Annabelle drew in a long breath of air that smelled like soggy earth and the faint aroma of death from which she could never truly escape. “He’s not my uncle,” she mumbled. Peggy didn’t respond.
It was bad enough she’d had to live under Grandfather’s rule. She didn’t welcome Andrew’s. She clenched her hands at her side. “What does it matter? What does he expect to find here? Rosswood spent two years as a hospital and now as a makeshift haven for the wounded they left behind. Our slaves have long since run off, and war has stripped us all of what we once were. This place is a wretched waste. What will it matter if I look like a field hand? I work like one.”
Peggy’s fingers squeezed her own and she knew she’d let fatigue tinge her words with bitterness. Still, Peggy did not chide her because they both knew her words rang true.
“Forgive me, Peggy. You are right,” Annabelle said, her shoulders slumping as they neared the house. “I should look presentable, even for him. Though I know Father would have preferred his own brother looking after Rosswood until I wed. Not Andrew.”
Peggy nodded, her scarf-wrapped head bobbing in the darkness. “Ain’t no doubt of that. But since he ain’t responded to your letter, I don’t see how you’s gonna be able to count on him to come instead of Andrew.”
If only Father hadn’t died….
Annabelle huffed and turned the subject back to the original topic. “I still won’t have you lugging all that water up the stairs. We’ll move the tub into the kitchen. I can bathe by the hearth while you cook.”
They stepped onto the back porch and Peggy lifted a lamp from the hook on the post, producing a match from her apron and birthing a tiny flame. Soon the flame filled the chimney with a warm glow, and a shiver ran down Annabelle’s spine that hadn’t been caused by the chill. She’d grown too afraid of the shadows. The flickering light danced across Peggy’s face, illuminating worry lines that seemed to grow deeper with each passing day. Finally, Peggy nodded. “I guess I don’t sees no harm in it. Ain’t like no one’s gonna notice no ways.”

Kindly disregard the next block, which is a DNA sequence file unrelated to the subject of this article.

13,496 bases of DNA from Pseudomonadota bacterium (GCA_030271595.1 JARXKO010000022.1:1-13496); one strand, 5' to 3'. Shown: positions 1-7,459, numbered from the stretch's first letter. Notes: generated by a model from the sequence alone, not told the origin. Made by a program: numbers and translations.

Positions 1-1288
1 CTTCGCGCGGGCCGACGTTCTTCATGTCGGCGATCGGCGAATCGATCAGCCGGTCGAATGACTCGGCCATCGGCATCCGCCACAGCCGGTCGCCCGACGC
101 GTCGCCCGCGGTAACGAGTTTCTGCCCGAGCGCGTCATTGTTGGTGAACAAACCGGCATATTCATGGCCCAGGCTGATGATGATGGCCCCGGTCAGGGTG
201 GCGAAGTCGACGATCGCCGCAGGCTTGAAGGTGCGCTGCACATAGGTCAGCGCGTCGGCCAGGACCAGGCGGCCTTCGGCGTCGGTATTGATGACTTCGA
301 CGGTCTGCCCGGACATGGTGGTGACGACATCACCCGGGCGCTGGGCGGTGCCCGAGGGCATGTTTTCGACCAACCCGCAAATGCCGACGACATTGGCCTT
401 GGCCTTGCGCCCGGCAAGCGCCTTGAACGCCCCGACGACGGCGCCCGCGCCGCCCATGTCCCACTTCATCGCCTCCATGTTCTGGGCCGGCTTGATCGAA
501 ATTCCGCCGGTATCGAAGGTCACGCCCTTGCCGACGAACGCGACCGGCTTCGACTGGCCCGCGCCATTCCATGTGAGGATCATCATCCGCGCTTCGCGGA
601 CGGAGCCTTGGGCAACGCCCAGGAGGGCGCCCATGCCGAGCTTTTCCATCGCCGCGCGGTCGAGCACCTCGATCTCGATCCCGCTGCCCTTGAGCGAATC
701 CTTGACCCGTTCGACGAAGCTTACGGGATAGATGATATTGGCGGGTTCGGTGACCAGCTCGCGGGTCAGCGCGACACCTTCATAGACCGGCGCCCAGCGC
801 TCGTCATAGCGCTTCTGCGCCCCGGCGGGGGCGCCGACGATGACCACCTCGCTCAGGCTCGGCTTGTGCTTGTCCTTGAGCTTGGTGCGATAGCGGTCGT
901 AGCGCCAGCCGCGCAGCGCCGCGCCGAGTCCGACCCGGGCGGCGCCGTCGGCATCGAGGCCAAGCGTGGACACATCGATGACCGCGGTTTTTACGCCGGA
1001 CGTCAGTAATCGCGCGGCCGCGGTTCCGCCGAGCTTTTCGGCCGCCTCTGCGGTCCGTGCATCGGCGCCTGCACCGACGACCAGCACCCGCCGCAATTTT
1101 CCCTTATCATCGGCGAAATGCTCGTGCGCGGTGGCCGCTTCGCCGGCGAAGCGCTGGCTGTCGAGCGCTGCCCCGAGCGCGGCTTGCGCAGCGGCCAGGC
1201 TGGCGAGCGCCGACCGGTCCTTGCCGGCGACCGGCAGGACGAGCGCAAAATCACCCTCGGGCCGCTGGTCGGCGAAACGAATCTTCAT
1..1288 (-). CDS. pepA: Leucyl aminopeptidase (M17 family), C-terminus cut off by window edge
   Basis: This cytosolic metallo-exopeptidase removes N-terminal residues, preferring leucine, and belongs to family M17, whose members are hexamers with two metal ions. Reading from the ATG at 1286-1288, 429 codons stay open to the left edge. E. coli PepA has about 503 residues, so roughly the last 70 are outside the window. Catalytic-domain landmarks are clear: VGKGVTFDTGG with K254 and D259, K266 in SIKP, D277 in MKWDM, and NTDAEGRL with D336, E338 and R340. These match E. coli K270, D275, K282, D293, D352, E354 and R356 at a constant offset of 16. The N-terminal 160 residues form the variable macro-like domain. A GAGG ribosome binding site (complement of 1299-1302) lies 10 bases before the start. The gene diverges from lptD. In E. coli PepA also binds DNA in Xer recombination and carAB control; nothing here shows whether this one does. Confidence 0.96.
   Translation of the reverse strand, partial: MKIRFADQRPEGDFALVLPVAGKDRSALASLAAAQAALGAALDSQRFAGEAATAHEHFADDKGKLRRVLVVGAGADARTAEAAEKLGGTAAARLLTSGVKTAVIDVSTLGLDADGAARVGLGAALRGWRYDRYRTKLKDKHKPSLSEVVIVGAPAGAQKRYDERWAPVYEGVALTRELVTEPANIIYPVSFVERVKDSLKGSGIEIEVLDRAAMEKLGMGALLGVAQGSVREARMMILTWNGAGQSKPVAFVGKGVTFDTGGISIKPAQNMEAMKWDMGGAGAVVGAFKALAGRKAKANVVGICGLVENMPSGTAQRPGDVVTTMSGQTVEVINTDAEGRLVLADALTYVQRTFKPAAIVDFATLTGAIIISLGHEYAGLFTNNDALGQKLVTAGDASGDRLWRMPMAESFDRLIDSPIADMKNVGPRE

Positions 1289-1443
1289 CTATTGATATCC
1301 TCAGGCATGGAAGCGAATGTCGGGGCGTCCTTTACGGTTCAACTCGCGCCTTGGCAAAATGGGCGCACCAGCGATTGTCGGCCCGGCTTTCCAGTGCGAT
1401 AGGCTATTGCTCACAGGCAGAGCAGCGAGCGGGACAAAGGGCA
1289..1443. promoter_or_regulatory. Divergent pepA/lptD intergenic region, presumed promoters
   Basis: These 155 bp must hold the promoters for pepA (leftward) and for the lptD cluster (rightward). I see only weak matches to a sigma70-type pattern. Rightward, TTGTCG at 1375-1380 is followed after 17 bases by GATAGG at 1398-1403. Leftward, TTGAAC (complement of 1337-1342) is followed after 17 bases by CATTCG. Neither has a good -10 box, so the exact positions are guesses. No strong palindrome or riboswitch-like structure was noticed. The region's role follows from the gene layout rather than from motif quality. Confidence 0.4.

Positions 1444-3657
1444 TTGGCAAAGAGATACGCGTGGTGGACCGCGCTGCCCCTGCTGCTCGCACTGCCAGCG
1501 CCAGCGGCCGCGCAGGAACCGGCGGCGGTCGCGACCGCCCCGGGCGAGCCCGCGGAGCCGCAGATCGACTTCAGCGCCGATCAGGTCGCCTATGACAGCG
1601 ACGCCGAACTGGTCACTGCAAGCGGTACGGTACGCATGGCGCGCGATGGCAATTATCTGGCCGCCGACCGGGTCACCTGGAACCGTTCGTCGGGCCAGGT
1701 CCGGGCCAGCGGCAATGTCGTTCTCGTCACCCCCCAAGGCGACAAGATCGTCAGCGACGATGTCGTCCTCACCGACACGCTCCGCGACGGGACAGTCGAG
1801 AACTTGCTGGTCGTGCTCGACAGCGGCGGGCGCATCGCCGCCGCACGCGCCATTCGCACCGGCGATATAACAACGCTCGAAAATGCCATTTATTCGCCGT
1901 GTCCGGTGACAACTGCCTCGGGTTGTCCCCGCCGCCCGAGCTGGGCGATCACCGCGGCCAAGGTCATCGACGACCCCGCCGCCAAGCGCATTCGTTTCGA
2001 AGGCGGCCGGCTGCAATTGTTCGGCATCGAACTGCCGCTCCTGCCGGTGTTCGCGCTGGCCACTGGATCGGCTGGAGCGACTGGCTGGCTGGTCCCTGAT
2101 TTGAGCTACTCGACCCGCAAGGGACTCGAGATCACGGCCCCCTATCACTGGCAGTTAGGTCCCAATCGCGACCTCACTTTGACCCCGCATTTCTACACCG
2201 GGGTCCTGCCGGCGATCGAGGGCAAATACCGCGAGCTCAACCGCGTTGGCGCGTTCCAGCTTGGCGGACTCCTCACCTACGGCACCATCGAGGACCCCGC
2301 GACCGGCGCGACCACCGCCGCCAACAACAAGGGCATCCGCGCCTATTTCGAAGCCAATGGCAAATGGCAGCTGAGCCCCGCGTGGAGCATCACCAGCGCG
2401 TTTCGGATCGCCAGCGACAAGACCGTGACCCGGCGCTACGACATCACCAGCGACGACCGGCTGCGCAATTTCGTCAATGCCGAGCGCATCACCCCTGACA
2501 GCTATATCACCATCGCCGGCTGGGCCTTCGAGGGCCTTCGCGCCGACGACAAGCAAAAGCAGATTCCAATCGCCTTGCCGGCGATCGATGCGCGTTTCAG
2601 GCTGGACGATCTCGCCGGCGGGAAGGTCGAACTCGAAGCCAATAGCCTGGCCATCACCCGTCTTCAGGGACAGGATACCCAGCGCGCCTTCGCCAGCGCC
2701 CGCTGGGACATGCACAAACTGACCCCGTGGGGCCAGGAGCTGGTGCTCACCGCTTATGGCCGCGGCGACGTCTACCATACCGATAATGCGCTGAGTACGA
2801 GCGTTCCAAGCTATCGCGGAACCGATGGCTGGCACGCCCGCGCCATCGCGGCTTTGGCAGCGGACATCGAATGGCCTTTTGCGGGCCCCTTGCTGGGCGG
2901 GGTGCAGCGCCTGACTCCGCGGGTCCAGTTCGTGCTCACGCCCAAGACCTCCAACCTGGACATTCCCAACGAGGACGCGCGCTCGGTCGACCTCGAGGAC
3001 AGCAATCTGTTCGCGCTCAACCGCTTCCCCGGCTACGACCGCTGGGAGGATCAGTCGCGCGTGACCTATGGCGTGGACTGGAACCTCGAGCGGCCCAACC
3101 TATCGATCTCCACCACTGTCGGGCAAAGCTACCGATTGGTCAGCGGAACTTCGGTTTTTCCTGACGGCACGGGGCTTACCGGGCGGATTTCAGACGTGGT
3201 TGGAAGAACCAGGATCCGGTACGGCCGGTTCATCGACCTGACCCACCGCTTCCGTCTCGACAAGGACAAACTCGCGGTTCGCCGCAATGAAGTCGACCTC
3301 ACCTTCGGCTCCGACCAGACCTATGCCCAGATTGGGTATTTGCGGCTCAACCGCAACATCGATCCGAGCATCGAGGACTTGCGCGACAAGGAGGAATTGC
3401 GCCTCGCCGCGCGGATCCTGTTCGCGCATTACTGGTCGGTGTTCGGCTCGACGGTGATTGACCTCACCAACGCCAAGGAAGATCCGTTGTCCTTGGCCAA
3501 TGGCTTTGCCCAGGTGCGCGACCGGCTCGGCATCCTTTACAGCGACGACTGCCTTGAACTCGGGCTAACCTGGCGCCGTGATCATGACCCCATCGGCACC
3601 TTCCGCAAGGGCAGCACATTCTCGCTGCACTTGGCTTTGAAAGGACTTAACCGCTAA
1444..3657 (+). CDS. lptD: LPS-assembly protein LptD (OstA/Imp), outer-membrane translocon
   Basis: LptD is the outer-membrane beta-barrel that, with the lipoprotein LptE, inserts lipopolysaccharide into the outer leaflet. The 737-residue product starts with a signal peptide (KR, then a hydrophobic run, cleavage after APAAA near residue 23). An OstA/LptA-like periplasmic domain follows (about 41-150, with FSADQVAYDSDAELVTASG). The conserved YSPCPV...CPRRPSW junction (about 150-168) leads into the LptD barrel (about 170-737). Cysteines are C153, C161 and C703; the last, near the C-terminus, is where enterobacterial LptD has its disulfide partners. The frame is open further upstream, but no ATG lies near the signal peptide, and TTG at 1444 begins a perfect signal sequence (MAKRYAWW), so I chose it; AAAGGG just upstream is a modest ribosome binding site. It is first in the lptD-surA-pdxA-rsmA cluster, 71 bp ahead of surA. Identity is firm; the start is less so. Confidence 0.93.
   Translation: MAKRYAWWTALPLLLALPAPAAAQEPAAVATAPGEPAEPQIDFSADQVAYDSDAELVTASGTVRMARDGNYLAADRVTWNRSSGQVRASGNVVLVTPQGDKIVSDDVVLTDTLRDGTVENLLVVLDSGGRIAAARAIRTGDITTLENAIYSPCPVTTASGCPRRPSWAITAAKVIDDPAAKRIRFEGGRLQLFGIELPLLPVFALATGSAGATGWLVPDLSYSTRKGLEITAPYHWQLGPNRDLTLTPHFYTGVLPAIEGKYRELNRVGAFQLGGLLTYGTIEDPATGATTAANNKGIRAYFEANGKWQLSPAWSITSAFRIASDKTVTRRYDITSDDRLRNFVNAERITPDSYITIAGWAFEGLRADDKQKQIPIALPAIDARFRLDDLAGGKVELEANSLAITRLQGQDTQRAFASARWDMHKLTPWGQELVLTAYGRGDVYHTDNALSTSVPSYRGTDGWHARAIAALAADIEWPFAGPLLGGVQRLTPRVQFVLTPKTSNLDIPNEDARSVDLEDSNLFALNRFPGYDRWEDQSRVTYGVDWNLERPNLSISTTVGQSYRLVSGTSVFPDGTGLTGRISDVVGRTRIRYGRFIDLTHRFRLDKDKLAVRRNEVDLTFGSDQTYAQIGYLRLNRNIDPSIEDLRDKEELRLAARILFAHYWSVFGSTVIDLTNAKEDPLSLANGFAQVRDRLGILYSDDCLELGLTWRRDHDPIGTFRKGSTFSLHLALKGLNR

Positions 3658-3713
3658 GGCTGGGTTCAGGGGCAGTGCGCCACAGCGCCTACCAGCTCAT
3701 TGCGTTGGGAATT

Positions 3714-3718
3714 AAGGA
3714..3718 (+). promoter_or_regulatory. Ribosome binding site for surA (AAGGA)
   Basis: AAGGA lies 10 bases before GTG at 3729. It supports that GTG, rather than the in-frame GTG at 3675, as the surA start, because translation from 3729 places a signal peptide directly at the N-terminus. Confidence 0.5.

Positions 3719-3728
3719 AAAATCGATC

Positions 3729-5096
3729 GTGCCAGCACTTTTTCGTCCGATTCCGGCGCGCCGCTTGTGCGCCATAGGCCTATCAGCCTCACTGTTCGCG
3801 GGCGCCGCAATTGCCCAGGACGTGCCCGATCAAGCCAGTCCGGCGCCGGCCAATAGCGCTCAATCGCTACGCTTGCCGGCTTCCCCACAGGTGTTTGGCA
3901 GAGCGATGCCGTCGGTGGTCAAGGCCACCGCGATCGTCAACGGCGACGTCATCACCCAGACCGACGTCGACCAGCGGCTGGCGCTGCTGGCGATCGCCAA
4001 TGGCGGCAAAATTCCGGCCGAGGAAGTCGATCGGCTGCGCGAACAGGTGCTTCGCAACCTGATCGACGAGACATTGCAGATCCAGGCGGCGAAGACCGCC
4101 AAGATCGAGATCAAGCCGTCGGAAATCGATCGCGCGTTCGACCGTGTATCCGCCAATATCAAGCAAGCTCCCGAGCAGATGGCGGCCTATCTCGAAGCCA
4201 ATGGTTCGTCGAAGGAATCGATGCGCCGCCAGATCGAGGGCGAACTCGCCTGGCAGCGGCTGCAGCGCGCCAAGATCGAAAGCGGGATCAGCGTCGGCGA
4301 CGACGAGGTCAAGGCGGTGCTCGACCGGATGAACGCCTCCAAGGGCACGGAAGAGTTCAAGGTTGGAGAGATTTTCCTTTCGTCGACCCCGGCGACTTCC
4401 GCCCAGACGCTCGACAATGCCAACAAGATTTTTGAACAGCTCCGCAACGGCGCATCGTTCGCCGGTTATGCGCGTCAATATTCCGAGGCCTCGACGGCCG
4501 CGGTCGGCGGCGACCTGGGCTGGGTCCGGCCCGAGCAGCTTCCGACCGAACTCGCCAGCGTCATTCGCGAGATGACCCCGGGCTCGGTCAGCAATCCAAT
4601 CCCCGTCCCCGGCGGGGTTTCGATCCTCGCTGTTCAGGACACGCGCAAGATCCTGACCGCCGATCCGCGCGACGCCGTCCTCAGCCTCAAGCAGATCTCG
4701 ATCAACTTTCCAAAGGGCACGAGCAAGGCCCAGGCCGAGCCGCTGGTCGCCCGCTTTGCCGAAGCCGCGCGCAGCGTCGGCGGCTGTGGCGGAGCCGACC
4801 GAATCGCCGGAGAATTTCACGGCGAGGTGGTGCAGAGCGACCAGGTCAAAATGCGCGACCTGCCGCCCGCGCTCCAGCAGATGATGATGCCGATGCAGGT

Grandfather had retired hours ago. He’d started staying in his chamber more and sleeping longer. Annabelle suspected he did it to hide how rapidly the sickness was getting worse. Or at least try to hide it until his son made it to Rosswood. And Grandfather would be the only one who would care if Annabelle bathed in the kitchen.
They turned from the dark house and descended the steps again, two of which had begun to sag. Only two soldiers remained within, and she’d already seen to their supper and bandages. Surely they would not need her again tonight. Guilt tugged at her anyway, and she paused at the bottom of the steps.
Peggy turned. “What’s wrong?”
“I better check on them once more. I’ve been out of the house for a good while. What if something happened again?”
Peggy’s brows drew together. “You’s done enough. You gonna run you self into the grave.”
“Do you think you can get the tub set by yourself?”
Peggy tilted her head. “Child, who you done think toted that thing up and down them stairs all those years? I think I can get it into the kitchen.”
You used to have help, Annabelle thought. But why bother saying it? “Thank you. I’ll be along in a few moments.” She turned to find another lamp, wondering if it would have any oil.
“I got a bad feeling about that one,” Peggy said to her back. “Won’t be long before we’s draggin’ him through the yard, too.”
Annabelle cringed. She knew little by way of nursing, only what she had observed when the house was used as the hospital, but she prided herself in having learned enough to care for the few who had been left behind. She refused to lose another one. She looked over her shoulder. “I only want to be sure Lieutenant Monroe’s fever has not returned again. I won’t be long.”
Peggy dipped her chin and lifted her lamp. “Here. Take this ‘un. I can gets to the kitchen without it.”
Annabelle hesitated, but realizing that arguing would only delay the comfort of warmed water to her tired muscles, she consented and took the lamp. She unlatched the rear door and stepped into the house as quietly as she could, careful to avoid any planks she knew would protest her weight with a groan. She passed Grandfather’s door and underneath the archway, turning to her left and into what had once been her father’s library.
She turned down the flame until it barely glowed in the chimney and raised it to the open doorway. Two forms lay draped in thin blankets on the floor. A soft snore drifted from one of the forms, but neither moved. Relief spread through her. They both appeared to be resting comfortably. Neither thrashed about nor mumbled in his sleep, as each had often enough done when the fever raged. The soldiers hadn’t thought these two and three others would survive their wounds and had, thus, left five Confederate soldiers with her when they finally abandoned the hospital. If she did not care for them, who would?